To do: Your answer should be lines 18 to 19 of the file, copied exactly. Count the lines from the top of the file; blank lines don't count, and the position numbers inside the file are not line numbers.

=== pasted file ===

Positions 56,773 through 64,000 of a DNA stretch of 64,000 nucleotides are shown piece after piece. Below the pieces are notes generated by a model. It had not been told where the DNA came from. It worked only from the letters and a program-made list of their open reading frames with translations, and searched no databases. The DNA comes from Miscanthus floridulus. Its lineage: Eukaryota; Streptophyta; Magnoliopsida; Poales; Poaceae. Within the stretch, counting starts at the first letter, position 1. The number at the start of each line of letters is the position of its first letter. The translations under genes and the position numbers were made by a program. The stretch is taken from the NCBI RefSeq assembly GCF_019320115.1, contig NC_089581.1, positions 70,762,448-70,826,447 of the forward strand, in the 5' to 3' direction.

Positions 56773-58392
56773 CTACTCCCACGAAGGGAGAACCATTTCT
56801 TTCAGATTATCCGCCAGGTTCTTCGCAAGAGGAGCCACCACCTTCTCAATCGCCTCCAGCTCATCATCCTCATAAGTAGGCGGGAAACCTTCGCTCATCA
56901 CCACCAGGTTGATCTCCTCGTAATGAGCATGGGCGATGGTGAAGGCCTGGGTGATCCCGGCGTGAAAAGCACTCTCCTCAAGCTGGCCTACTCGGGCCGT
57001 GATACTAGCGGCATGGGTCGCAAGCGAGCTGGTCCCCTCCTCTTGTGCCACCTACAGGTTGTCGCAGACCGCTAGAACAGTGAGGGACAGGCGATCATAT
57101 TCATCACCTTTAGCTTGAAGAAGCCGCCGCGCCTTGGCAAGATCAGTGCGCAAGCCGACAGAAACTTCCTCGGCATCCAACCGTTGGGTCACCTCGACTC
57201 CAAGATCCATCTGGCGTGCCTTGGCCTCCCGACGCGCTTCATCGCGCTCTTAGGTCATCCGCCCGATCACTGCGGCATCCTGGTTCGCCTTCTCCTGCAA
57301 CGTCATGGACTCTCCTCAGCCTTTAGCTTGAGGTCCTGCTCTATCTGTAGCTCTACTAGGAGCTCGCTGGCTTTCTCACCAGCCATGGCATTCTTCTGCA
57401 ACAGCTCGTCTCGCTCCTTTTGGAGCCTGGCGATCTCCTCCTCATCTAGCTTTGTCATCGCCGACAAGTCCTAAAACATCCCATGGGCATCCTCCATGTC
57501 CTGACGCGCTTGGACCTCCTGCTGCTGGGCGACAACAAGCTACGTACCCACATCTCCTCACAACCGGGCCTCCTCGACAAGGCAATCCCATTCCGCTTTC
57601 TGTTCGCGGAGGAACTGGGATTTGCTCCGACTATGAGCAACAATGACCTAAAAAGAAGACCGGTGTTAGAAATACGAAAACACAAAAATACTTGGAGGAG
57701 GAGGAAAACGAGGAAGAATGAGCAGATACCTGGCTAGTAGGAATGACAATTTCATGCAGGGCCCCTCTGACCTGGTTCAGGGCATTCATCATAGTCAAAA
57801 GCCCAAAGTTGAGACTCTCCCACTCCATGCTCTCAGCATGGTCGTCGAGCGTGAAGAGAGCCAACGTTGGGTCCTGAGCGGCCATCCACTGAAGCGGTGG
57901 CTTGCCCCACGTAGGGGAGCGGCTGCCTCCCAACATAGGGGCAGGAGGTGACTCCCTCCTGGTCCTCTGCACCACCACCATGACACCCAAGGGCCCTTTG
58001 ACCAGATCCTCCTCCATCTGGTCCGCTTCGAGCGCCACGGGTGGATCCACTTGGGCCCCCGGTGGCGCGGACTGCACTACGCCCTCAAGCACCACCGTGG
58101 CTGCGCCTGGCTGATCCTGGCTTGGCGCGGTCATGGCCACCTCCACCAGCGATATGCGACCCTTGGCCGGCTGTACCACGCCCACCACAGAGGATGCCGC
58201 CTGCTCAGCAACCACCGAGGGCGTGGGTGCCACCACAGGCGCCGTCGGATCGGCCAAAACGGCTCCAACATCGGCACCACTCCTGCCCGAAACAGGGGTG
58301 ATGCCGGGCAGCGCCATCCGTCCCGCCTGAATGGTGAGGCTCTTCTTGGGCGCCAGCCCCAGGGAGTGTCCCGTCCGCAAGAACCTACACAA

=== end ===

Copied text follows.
58201 CTGCTCAGCAACCACCGAGGGCGTGGGTGCCACCACAGGCGCCGTCGGATCGGCCAAAACGGCTCCAACATCGGCACCACTCCTGCCCGAAACAGGGGTG
58301 ATGCCGGGCAGCGCCATCCGTCCCGCCTGAATGGTGAGGCTCTTCTTGGGCGCCAGCCCCAGGGAGTGTCCCGTCCGCAAGAACCTACACAA